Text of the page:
was a just and respectable old gentleman of some six hundred
years of age, how is it that we find him getting intoxicated--becoming
drunk--as recorded in (`Gen 9:20`).
<ANSWER>--How true are the words of the poet-- "The
evil that men do live after them; The good is oft interred with
their bones." But one instance of straying from the path
of rectitude and sobriety in a long life of fidelity to the
principles of righteousness will stand out with startling distinctness
and will be the subject of more consideration than all of the
individual's noble acts and traits combined. However, we shall
not leave Noah defenseless, but will call attention to the fact
that his intoxication was after the flood and was wholly unintentional.
The flood wrought great changes in the atmospheric conditions
of our earth; to our understanding the deluge was produced by
the precipitation to the earth of an immense quantity of water
which previously had surrounded the earth at a distance as a
cloudy canopy. The dissolution of this canopy or envelope of
water not only produced the flood, but altered the conditions
of nature so that storms, rains, etc., resulted, things which
had never been before. (`Gen. 2:5,6`.) Another result, we believe,
was the development of an acidulous condition of the atmosphere
tending to produce ferment, which directly affected human longevity,
so that according to the Scriptures the average of human life
decreased from eight and nine hundred years to one hundred.
This ferment from the changed atmosphere, affecting the grape,
generated "mold," and hence the alcoholic condition
which produces drunkenness. According to the record, Noah's
drunkenness was the result of the first vintage of grapes after
the flood, and it evidently was contrary to all of his experiences
preceding the flood. We are justified, therefore, in supposing
that this one instance of Noah's having been intoxicated was
the result of ignorance respecting the changed character of
the grape product fermented.
was Noah's Ark, and how did it compare with modern vessels as
to size and capacity?
<ANSWER>--The Bible (`Gen. 6:15`) gives the dimensions
as follows: Three hundred cubits long, fifty cubits broad and
thirty cubits high. The length of the cubit is variously estimated.
The modern cubit is 18 inches, linear measure; the sacred cubit
of the Jews is 21.88 inches. According to the latter the ark
was 547.3 feet long, 91.2 feet wide and 54 feet high. The capacity,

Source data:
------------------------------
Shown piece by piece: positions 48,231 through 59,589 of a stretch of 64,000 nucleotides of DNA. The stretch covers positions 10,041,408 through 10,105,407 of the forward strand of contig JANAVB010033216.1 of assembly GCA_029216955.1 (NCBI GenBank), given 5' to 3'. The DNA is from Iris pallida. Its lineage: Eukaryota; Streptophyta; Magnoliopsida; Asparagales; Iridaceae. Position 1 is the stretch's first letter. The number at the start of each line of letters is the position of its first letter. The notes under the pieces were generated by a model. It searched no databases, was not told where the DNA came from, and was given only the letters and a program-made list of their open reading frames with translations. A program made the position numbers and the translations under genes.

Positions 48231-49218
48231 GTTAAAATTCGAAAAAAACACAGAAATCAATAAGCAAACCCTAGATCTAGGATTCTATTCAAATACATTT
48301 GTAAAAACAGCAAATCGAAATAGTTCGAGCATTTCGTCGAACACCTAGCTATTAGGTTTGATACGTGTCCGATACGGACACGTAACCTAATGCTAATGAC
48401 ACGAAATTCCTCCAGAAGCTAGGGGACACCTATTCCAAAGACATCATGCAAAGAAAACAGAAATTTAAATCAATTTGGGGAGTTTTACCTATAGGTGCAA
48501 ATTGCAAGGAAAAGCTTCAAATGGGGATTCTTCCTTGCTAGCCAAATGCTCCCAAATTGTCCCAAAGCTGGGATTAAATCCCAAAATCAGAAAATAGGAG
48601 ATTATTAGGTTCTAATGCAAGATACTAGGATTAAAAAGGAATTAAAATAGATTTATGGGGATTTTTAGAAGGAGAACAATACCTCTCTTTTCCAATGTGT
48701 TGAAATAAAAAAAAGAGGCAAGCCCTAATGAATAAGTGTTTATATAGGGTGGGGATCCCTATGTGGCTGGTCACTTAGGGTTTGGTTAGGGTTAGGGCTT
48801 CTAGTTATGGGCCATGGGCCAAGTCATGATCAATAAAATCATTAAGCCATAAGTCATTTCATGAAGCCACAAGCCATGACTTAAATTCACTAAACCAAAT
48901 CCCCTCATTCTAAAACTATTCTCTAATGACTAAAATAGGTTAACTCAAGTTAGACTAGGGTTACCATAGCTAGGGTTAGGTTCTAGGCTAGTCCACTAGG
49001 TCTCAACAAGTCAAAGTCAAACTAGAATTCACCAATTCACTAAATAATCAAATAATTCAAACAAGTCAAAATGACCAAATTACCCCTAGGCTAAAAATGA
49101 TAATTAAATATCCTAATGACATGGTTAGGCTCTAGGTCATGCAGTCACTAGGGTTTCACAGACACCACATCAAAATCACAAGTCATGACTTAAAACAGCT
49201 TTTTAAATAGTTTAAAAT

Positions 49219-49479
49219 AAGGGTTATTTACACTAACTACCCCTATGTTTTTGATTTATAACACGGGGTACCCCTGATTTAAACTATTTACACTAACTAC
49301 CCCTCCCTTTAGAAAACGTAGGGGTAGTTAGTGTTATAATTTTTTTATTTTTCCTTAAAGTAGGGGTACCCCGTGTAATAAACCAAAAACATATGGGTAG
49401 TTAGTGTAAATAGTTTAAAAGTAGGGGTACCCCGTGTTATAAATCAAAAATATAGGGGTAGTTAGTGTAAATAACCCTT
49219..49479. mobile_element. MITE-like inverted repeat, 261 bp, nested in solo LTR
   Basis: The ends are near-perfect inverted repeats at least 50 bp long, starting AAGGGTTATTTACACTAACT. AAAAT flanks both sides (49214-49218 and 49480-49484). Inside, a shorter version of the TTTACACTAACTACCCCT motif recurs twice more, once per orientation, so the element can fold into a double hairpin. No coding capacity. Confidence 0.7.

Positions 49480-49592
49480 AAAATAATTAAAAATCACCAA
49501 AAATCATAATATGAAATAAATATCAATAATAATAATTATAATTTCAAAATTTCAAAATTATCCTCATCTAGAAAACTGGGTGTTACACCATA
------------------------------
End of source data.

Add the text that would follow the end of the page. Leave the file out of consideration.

2,730,782 cubic feet. Tonnage, 81,042. It is impossible however,
to do more than merely to estimate the dimensions as no one
can be absolutely sure as to the length of the cubit according
to which the ark was constructed. There are some modern vessels
of greater length than the ark, but the capacity of the ark
was three times as great as any vessel afloat. It provided plenty
of room for Noah and his family and pairs of all the 244 species
of animals, taken in, as scheduled by the Buffon, together with
all supplies needed for the long voyage. The design has been
found in actual practice to yield the best results for safety
Are we to
accept a literal flood, or does `Gen. 6`, `7`, `8`, give an
account of a spiritual flood? (R.E.)
<ANSWER>--Scientific thought is coming more and more into
harmony with the Scripture teachings as to the occurrence of
an actual flood at about the time indicated in the Genesis account.
From the latest investigations and researches, the conclusion
has been formed that this earth was, in times remote, a part
of the sun, and that it was thrown off, or detached from the
central orb in the form of gas. In course of time, this whirling
mass would cool and condense, and resolve itself into solids
and liquids with the central mass as a nucleus around which
several canopies or rings, similar to the rings of the planet
Saturn, were developed. These would condense and in turn would
eventually be precipitated to the earth one by one. Science
and the Bible agree that there were six of these "canopies,"
and these, coming to the earth in their regular order, formed
the six creative "days" or epochs as narrated in the
first chapter of Genesis; the last one, being of water, brought
about the deluge, or Noah's flood.